The weather is starting to get nicer and nature is waking up from its winter sleep. We have been out in the yard doing work. We have been rebuilding the chicken run from PVC to wood contruction, pulling weeds, stacking fire wood and kindling, mowing and weed wacking, etc. Of course, in the process we disturbed some critters.
I was working in the pool area and my husband was messing with the chicken run and I hear a small yell from him, “Snake!” I look over and this beauty was sitting there.
I figured it was a gartersnake but the red on it threw me off. I always thought gartersnakes were just black and white or yellow striped. I had to research more about them. They are actually fascinating creatures.
For instance, did you know that gartersnakes will strike and bite if they feel cornered or threatened? I mean, I knew they were snakes and figured they would defend themselves but was always told they are harmless. A bite from them would hurt but they are not venomous so in the long run, they won’t cause humans harm.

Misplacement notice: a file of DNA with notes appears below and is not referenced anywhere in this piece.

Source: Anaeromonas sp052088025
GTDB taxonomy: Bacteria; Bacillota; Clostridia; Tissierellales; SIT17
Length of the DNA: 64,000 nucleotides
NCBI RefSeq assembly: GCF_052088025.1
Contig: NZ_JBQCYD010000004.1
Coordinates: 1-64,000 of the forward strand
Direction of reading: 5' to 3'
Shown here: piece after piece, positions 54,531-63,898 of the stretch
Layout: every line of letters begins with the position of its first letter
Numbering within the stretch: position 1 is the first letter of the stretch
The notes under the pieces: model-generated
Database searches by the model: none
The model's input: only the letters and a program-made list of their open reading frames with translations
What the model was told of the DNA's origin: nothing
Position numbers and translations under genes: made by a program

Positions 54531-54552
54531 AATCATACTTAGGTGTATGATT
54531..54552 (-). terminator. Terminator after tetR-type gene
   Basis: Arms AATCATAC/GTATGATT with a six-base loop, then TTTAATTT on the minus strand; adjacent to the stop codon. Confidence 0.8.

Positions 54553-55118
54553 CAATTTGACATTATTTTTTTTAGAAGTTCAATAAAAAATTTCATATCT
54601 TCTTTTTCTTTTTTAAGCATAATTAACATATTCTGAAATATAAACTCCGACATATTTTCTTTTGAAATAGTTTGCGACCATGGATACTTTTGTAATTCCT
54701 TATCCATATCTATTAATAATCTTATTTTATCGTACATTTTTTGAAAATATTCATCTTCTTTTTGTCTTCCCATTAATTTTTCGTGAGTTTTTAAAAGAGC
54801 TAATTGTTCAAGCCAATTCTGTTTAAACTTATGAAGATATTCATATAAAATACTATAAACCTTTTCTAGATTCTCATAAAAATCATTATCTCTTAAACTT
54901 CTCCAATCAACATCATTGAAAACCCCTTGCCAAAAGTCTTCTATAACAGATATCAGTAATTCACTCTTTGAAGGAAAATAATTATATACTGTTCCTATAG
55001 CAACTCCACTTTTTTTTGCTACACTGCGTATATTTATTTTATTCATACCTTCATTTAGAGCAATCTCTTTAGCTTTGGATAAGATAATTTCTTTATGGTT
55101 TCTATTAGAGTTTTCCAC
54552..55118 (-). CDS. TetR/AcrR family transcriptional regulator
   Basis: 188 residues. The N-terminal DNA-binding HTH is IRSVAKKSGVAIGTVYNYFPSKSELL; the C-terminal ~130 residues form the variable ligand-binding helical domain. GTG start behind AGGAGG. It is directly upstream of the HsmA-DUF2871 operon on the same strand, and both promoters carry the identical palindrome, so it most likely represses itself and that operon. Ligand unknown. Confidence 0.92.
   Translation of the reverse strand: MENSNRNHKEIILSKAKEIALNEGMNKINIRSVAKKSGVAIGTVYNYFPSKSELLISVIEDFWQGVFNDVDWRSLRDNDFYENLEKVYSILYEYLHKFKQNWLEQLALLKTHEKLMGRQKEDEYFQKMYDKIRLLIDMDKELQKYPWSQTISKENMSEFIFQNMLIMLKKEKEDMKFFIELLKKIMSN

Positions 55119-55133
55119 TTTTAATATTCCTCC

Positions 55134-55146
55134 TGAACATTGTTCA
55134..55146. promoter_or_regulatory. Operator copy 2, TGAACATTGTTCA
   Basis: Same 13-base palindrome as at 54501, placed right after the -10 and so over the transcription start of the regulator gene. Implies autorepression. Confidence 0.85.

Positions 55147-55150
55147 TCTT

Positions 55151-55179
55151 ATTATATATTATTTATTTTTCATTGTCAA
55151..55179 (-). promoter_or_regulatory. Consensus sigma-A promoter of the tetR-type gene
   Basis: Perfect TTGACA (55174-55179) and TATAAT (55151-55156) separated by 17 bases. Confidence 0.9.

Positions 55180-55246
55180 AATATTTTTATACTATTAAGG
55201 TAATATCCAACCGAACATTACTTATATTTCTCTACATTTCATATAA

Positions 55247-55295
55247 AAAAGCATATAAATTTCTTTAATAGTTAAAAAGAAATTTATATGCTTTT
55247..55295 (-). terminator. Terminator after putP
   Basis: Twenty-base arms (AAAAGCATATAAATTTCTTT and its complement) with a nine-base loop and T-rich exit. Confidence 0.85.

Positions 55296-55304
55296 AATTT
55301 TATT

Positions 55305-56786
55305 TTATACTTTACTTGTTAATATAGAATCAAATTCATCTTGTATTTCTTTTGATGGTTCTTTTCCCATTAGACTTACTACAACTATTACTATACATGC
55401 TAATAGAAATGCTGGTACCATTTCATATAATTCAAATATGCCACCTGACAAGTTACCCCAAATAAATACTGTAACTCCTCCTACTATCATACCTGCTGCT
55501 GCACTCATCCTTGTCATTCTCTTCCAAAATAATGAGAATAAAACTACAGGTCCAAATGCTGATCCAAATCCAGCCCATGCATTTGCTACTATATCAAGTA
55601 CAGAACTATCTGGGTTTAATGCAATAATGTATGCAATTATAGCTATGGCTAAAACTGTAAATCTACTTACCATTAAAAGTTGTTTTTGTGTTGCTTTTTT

These guys are not afraid of the city life! They will hide in old abandoned buildings or sheds, under wood, rocks, or random objects. They shelter in the winter and are the most active from March to November. Their favorite foods are frogs, tadpoles, toads, salamanders, earthworms, minnows, small mice and other small snakes. They are actually great to have around especially if you have chickens because they will keep the mice population at bay (mice tend to find and mess with the chickens home where there is a constant supply of food).
These snakes can have an average of 12 baby snakes at a time but could have as many as 85 at once. Wow! Mama snakes that have 85 babies, I tip my hat to you ma’am! That is a lot of young for any creature.
Needless to say, we left our new snake friend alone. We were invading his home after all. My chickens saw him though and were ready to attack if he were to encroach on their habitat. They were, for sure, giving him the stink eye. I don’t know where he scurried off to and where his home is but ever since seeing him, I have now seen a few snake holes and only wonder how many of his buddies or offspring live on our property.
Have you seen a gartersnake in your yard? What did it look like? What did you do upon sight of the reptile? I would love to hear your stories in the comments.